As the Obama administration’s signature education-improvement program comes to a close, U.S. Secretary of Education Arne Duncan is calling out four states for leading the Race to the Top: Delaware, Hawaii, North Carolina, and Tennessee.
New progress reports released Wednesday from the U.S. Department of Education showcase just how far the 12 winners have come as they seek to deliver on the promises that won them, collectively, $4 billion. Yet even with billions of dollars and the political cover that came with winning a grant, states are still struggling mightily with one issue that’s vexing most other states as well: how to improve teacher evaluations, and the profession as a whole.
The 2013-14 school year is, for the most part, the final year of implementation for the four-year, $4 billion contest that has become one of Obama administration’s most important domestic policy initiatives. And it will certainly be a key piece of Education Secretary Arne Duncan’s K-12 legacy.
“We are starting to see these investments we made three years ago enter the classroom,” Duncan said in a press call Tuesday with reporters, noting that these education-improvement efforts are ongoing despite some “contention and chaos” in state legislatures. (Common core and new teacher evaluations, in particular, are hot-button issues.)
The 2010 contest asked states to devise their boldest plans to improve education in four areas: standards and assessments, data systems, teacher evaluations, and low-performing schools. Now, states leading in this effort, from the department’s perspective, are Delaware, Hawaii, North Carolina, and Tennessee. Hawaii—once in danger of losing its grant over teacher-evaluation problems—was highlighted as a “rising star” by Duncan while Tennessee got props for being “most improved” in terms of boosting student achievement. Duncan praised North Carolina and Delaware for their teacher-improvement efforts.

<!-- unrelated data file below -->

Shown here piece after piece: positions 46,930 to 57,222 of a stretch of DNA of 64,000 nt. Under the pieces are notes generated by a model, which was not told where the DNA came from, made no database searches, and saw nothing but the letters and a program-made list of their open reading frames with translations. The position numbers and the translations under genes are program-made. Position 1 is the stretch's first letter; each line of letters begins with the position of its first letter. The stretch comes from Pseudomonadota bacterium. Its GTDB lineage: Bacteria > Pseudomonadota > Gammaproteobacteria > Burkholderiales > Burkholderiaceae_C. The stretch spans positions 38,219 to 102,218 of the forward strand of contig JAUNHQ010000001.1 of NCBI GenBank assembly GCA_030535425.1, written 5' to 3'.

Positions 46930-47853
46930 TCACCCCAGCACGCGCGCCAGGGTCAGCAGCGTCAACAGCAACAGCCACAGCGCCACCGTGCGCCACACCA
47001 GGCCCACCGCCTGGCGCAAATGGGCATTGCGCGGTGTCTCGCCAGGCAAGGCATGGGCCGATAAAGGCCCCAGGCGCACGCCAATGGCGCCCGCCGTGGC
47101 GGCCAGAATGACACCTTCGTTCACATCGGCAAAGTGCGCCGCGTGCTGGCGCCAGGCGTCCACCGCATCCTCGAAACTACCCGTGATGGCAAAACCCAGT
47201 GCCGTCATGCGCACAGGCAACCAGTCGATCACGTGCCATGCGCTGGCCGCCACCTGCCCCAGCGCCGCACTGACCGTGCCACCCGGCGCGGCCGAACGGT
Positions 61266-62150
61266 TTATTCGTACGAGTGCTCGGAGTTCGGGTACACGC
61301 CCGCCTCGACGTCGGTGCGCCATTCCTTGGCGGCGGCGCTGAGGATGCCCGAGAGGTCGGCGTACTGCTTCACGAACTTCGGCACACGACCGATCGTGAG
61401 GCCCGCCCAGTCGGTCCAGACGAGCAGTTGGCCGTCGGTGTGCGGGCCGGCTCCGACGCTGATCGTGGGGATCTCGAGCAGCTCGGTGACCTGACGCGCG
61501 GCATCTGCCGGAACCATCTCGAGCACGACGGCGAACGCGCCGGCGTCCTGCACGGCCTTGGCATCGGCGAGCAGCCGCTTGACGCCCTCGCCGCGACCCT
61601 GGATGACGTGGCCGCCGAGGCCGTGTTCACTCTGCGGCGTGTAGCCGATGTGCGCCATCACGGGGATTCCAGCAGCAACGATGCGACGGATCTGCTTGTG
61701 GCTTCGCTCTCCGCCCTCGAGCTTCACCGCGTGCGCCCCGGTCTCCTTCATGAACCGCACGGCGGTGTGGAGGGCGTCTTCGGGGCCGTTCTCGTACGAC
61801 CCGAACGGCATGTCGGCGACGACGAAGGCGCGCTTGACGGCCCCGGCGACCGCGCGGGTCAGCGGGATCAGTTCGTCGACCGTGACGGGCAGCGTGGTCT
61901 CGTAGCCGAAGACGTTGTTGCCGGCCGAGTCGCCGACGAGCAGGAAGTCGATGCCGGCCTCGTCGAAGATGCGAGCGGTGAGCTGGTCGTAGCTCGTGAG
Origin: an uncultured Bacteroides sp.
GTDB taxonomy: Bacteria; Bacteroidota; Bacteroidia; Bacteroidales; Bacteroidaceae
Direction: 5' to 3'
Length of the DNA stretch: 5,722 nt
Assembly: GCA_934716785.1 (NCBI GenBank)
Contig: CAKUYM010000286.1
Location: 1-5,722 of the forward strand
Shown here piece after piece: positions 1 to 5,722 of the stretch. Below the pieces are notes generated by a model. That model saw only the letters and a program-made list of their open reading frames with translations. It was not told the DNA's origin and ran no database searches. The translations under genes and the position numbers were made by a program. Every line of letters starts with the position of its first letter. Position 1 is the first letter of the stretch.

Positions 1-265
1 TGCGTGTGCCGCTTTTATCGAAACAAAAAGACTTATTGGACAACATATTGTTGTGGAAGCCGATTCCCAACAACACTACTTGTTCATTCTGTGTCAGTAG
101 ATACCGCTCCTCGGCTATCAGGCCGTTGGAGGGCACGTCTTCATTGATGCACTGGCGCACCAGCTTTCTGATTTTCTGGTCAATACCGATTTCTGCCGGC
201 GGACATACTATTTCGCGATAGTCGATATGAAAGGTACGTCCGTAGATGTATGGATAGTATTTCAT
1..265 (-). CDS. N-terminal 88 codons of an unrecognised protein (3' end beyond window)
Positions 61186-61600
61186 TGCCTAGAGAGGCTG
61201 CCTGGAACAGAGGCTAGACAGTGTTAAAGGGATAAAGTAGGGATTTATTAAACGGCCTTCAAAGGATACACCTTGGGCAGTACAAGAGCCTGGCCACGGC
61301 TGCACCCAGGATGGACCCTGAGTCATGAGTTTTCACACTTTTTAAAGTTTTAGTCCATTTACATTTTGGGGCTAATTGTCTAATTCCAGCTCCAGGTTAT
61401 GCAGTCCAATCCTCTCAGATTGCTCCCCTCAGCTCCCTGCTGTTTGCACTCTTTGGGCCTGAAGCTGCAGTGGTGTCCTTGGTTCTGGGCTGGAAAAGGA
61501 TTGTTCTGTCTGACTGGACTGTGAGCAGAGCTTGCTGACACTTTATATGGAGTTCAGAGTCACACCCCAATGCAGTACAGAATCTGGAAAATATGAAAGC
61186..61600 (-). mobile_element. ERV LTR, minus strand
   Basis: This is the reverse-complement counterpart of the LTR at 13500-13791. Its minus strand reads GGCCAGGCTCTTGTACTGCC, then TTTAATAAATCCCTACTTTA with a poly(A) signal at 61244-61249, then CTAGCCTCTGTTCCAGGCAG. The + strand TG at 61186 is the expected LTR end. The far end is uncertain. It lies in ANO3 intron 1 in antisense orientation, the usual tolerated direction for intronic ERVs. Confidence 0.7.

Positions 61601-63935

And although the department says it’s too early to definitively link student-achievement results to Race to the Top, federal officials do point out that the majority of winning states were in the top quartile in reading improvement on the most recent National Assessment of Educational Progress.
Still, universally, all dozen winners are struggling the most with implementing big promises to overhaul their teaching professions. Mostly, states are struggling to implement new evaluation systems linked to student growth on test scores. But the problems go beyond just designing and putting new evaluations into practice.
New evaluation systems in Florida and Delaware, for example, resulted in very few meaningful differences in teacher ratings. In essence, nearly everyone in those states turned out to be an effective teacher.
Massachusetts is making only “limited progress” in establishing a new professional development system. Ohio has reported “minimal interest” among its districts in several initiatives designed to improve the equitable distribution of teachers, such as a new teacher exit survey to study attrition. And the District of Columbia. calculated some teacher ratings incorrectly.
Those with the biggest challenges overall, based on the reports, seem to be the District of Columbia, Florida, Georgia, and Maryland.
“No state is doing this perfectly. Every state is working hard. We do think certain states are further ahead than others,” Duncan said.
Georgia is in the biggest trouble. The state is in the midst of forfeiting $9 million of its grant over unfulfilled teacher-evaluation promises, and is criticized in its progress report over “concerns about the overall strategic planning, evaluation, and project management for that system.”
The District of Columbia is struggling with turning around its low-performing schools, while Maryland is experiencing significant delays implementing common-core-related programs, according to the reports.
Even though much of the work is done, some states still have lengthy to-do lists, including Florida, which has experienced big delays in implementing common-core-aligned formative and summative assessments. In addition, New York had only spent 35 percent of its $700 million in winnings as of September 2013, in part because of big delays launching a new data portal.
Because of implementation delays, the Education Department is in the process of approving “no-cost” extensions that allow states a fifth year to finish their work and spend their money. Eleven of the 12 winners, so far, have applied for this extra time. The exception: Hawaii.